Wine grape landowners or their duly authorized representatives serve on the PCD Board. Meetings of the Board must comply with the Brown Act. Meetings are open to the public and agendas are posted ahead of the meeting. Agenda and non-agenda items can be addressed by growers at each meeting. Budgets are formed annually and formally presented at Board meetings. Directors, appointed by the Board of Supervisors serve a three-year term. The district is re-authorized by the BOS for 5-year terms.

Why do we need a PCD now, can’t we wait until we discover a new pest threat in our vineyards?

No. A PCD serves to manage both established pests, and works to avoid the establishment of new pest threats. A PCD is funded for a cohesive and coordinated system for detection and eradication. Without a PCD, individual expenses could be very high, and isolated eradication efforts may not banish the pest from our industry. Long-term effects could include increased costs for insecticides, increased labor costs for monitoring, establishment of new pest control compliance agreements, organic growers losing certification due to use of non-certifiable insecticides, fruit quality issues, and tarping/monitoring grape loads at harvest.

A Sonoma County PCD will serve to promote and protect the long-term sustainability of our industry by ensuring that our integrated pest management activity remains resilient, protecting both our agricultural interests and our natural resources.

How does a Sonoma County Wine Grape PCD add value to my vineyard?

Over the last 20 years, Sonoma County wine grape growers have seen the introduction and establishment of Vine Mealybug (VMB.) Additionally, Light-Brown Apple Moth (LBAM), Virginia Creeper Leafhopper, Glassy-winged Sharpshooter, and European Grapevine Moth (EGVM) have all threatened the integrity of wine grape production in the County.

A PCD will ensure that early activities for eradication of an invasive pest will be coordinated and can use funds to ensure that those costs don’t fall squarely on individual landowners.

The PCD will:

  • – Establish a pool of funding dedicated solely for early detection, monitoring, and mitigation of wine grape pests and diseases

  • – Create an open forum and dedicated grower board to respond to grower / owner input to determine areas of greatest need, focusing on localized research and education/outreach

  • – Coordinate with UCCE / UC ANR, Sonoma County Ag Commissioner to leverage funding and labor resources

  • – Coordinate with neighboring regions, i.e. Napa, Mendocino, Lake, Marin and Solano Counties to extend a buffer zone around Sonoma County’s high value wine growing region

  • – Communicate, coordinate, and cooperate in establishing local research priorities to the UCCE / UCANR

  • – Establish a Board with a County level voice for requesting co-funding as required from Sonoma County BOS, and State and Federal Grant opportunities.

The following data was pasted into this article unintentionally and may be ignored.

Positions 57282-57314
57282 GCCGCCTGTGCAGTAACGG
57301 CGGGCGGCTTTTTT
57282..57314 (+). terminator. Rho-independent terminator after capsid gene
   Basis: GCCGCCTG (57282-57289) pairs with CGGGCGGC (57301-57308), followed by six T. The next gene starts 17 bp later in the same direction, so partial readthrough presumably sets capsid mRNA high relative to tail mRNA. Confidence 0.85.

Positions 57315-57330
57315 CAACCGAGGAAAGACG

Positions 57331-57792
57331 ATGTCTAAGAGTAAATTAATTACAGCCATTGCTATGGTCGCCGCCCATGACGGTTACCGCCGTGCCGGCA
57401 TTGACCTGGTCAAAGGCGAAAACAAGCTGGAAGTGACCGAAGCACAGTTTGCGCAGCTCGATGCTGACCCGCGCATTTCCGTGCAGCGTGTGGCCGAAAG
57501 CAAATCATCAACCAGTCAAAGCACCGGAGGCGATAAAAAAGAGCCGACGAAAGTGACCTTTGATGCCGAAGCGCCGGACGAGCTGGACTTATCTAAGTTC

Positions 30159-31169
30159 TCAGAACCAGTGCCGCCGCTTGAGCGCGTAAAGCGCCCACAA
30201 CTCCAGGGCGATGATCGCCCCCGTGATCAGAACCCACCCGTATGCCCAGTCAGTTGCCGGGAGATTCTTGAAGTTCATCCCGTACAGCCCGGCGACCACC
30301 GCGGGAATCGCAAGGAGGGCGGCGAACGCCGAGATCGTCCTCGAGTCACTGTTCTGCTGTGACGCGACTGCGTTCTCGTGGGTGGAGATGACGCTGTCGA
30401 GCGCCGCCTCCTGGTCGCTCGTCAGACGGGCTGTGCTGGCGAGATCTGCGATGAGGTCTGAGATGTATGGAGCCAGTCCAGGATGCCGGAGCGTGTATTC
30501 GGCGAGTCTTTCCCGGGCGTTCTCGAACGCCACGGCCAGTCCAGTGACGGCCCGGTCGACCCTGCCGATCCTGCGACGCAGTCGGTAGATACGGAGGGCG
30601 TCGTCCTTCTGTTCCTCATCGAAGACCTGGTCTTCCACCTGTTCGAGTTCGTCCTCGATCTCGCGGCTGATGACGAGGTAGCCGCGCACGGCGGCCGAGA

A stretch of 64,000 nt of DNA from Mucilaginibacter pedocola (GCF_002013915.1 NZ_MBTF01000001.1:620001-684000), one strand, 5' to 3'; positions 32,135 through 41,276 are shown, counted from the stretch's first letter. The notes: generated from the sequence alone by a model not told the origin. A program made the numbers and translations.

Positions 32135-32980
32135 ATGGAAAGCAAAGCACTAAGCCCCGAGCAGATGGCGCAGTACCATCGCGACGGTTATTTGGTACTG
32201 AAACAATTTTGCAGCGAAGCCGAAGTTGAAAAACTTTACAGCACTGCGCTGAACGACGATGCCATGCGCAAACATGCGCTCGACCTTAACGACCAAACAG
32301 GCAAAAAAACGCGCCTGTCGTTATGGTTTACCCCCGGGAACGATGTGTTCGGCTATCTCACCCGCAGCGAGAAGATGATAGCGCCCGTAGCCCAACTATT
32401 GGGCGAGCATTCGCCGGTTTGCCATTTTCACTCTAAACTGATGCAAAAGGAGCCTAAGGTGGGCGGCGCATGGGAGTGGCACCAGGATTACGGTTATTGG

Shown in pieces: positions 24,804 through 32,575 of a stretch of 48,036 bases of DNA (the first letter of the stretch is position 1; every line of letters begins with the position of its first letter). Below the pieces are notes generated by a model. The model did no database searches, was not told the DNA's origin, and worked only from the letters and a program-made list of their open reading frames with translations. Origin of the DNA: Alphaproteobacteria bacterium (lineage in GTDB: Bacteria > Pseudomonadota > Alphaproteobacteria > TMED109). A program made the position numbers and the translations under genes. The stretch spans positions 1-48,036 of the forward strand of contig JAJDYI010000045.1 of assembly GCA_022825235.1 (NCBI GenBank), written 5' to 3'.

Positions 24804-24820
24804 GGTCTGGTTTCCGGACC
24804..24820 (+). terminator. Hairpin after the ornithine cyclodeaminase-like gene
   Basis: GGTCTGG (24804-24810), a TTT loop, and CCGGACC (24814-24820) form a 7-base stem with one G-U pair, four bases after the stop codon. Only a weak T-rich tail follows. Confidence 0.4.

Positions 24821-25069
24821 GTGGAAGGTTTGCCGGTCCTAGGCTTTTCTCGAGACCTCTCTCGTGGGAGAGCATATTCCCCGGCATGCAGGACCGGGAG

Does Napa County have a Pest and Disease Control District?

    Yes. On January 4, 2022, the Napa County BOS renewed the NCPCD for its fifth consecutive 5-year term since its inception in 2002, when GWSS was first identified as an impending threat to the industry. The District was in place and ready when European Grapevine Moth was discovered, and quickly mobilized trapping efforts to successfully delimit and restrict the migration, and, within two years, eradicate the pest by working in tandem with and resources provided by the UCCE, Napa County Ag Commissioner, and CDFA.

    Additional examples of work funded by the NCPCD:

– Vine Mealybug mapping identifying hotspots and published a GIS web map,
o Public, Grower, and Field worker training and education on VMB,
o Coordinated mating disruption to decrease insect population, and
o Funded and Coordinated Anagyrus wasp release to augment biological control;

– Glassy-Winged Sharpshooter (GWSS) –
o Supplementing funding to ensure that 100% of nursery shipments are inspected,
o Increasing trapping and seasonal monitoring now that GWSS is established in Solano County

– Pest Identification workshops for all manner of pests, new and exotic threats to the industry

But our Agricultural Commissioner already does plant inspections. Why do we need a PCD?

The Sonoma County Department of Agriculture administers exclusion programs to keep invasive and injurious pests out of Sonoma County. In 2020, staff inspected 1069 nursery stock shipments for GWSS. Additionally, they deployed trap programs for other invasive insects and those 6531 traps were serviced 52,721 times. As robust as our AC’s programs are, their priorities are directed at specific pest species and ratings as defined by CDFA. As State and County funding for specific pest management/exclusion programs diminishes over time, PCD’s can step in to further fund prevention and monitoring for a wine grape specific pest, disease, or research not addressed by State or County priority.